Ready to start reloading... need suggestions

Discussion in 'Ammunition & Reloading' started by supergus, Aug 20, 2009.

  1. supergus

    supergus New Member

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    Title says it all. For now I'll be reloading .223/.556 and .45 ACP. I just picked up the ABC's of Reloading by Bill Chevalier and it sounds as if my needs would be best met with a single stage or a turret press. I'd like to hear from you guys that have been reloading for awhile. What in your opinion is a good press to use
    and what brand worked best for you? What, besides the press, would I need to have a "complete" reloading set up for the above calibers. ( eventually I'll reload for 7.62x39, 7.62x54r, .303 British, and .30-'06.)
     
  2. orangello

    orangello New Member

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    Init to hear the suggestions.
     

  3. 1hole

    1hole New Member

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    Depends a whole lot on how much you need to spend to feel comfortable with your new press. Actually, presses are quite simple devices and no one has any secrets, they are all plenty good and will last a LOONG time if cared for.

    The best deals today are the Lee Classic Cast single stage and the Lee Classic Turret for a bit faster speed. Both are heavy duty presses with cast steel bodies and are as good or better than any others of their type. And the prices are as good as their performance.
     
  4. tiberius10721

    tiberius10721 New Member

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    I will not comment on reloading rifle rounds because ive never done it in my 7 yrs of reloading. I reload 38 special,357 mag ,.380 acp and 45 acp using a lee 4 hole turret press and carbide dies. I personally love my lee turret press and I think the instructions that come with the lee dies are easy to read and comprehend for the average joe.
     
  5. RL357Mag

    RL357Mag New Member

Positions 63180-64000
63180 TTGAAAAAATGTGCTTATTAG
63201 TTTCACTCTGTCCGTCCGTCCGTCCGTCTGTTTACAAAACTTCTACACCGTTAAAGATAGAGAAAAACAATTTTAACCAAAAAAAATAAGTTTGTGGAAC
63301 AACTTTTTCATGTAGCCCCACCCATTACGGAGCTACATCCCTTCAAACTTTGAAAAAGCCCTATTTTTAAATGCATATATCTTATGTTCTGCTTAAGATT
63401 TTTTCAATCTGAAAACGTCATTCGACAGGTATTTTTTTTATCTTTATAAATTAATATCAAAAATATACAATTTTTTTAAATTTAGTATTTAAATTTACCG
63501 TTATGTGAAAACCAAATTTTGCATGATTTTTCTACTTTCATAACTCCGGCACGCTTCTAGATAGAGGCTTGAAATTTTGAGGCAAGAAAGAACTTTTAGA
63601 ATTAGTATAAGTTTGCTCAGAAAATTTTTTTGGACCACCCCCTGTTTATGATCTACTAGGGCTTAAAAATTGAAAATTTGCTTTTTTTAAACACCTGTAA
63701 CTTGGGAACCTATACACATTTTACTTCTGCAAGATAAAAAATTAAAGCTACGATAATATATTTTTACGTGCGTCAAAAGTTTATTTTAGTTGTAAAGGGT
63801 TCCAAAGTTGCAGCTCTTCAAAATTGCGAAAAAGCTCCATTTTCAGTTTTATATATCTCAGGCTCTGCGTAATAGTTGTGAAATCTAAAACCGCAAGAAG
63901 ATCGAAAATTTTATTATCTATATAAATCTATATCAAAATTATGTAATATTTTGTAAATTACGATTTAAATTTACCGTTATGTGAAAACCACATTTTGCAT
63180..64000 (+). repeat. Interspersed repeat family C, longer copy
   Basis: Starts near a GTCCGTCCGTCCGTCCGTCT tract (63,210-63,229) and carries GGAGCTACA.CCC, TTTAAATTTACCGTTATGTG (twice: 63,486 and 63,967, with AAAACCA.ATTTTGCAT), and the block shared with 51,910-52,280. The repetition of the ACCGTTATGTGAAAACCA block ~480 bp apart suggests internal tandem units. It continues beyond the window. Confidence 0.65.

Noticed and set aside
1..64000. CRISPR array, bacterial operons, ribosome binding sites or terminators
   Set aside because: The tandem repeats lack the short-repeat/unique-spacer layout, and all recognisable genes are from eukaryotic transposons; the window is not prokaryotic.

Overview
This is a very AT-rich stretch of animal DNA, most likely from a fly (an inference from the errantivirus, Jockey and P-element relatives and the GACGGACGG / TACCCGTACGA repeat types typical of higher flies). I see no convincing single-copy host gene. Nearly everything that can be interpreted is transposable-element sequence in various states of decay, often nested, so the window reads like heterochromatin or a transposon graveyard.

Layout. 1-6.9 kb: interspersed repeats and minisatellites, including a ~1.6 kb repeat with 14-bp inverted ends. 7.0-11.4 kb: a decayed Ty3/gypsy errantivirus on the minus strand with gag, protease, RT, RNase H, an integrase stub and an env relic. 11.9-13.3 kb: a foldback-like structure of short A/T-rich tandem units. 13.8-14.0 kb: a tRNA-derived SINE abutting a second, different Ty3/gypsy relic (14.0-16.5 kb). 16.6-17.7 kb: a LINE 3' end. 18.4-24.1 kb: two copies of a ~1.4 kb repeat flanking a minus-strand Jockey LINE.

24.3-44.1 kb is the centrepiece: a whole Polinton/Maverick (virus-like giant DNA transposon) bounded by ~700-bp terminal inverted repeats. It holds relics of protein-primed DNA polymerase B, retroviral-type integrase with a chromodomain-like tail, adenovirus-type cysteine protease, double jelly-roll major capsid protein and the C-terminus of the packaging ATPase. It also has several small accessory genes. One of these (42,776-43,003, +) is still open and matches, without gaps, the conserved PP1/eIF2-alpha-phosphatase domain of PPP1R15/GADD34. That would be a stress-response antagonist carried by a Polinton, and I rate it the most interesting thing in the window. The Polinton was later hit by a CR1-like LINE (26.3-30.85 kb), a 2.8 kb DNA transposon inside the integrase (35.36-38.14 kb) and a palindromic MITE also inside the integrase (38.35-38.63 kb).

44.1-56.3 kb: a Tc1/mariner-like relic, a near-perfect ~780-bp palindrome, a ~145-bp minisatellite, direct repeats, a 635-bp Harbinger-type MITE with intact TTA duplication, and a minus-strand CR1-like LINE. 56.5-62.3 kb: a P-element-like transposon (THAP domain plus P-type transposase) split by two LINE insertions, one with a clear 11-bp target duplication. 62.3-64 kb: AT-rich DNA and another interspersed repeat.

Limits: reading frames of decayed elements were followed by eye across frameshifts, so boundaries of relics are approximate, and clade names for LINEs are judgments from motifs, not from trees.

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    Ditto what 1-Hole said. I have been using a Lee single stage and Lee Turret press for many years. For the last 7 years I haven't even bothered with the Turret since I am not into volume reloading and my focus is on carefully assembled accurate ammo. Whichever press you decide on, be sure to get the best powder measure and scale you can afford, since throwing an accurate charge consistently is what accuracy is all about. I bought a Redding 3-BR many years ago for $90 - now they sell for about $110, but they are solid cast iron and micrometer adjustable, and accurate to 1/10th grain. You will also need a scale to initially establish your desired powder charge weight, as well as to check your powder measures' throw from time to time. Digital scales are very cheap and probably the most accurate, but they need batteries. I use a 30 yr. old Ohaus Triple Beam balance like the one you used in Chemistry class, and use a calculator to do the conversion from grains to grams (grains x .0648= grams). IE. if a load calls for 25 grains of H335, I would set my scale for 25 x .0648 =1.62 grams. I will use this to set-up my powder measure to throw this exact weight of powder, thus calibrating my powder measure with my scale and vice versa. Again, the scale is just as important as the powder measure, so don't skimp. I would recommend the Lee AutoPrime for hand priming your cases, as getting the "feel" for primer seating depth is impossible when using the reloading press due to compound leverage. I have always used Lee 3-die sets with very good results, but am now considering spending 3 times as much on a single Competition seating die from Redding, again for bench rest accuracy. You will need a case trimming system from somebody, and depending on whom you choose, you can spend from about $10 for a Lee lockstud/cutter and pilot guage/shellholder combo, to over $150 for a lathe-style rotary trimmer. The Lee works just as good and can be chucked in a cordless drill to speed things up and save blisters! A tumbler is a necessity as far as I'm concerned because it makes reloading a much cleaner and safer proposition. It keeps crap out of your dies and it cleans brass to look like new, which increases the safety factor because you can see splits and other defects in your cases much easier when they are clean. A tumbler also saves you the time and elbow grease from hand cleaning your cases to remove traces of lube from the sizing operation. Lube can build up in your rifles chamber and cause problems down the road. Someone ( I think it was Tango) wrote up a very comprehensive article, with pics, on reloading last year. You should review it. ANy questions just ask - there are several reloaders here that would be happy to assist!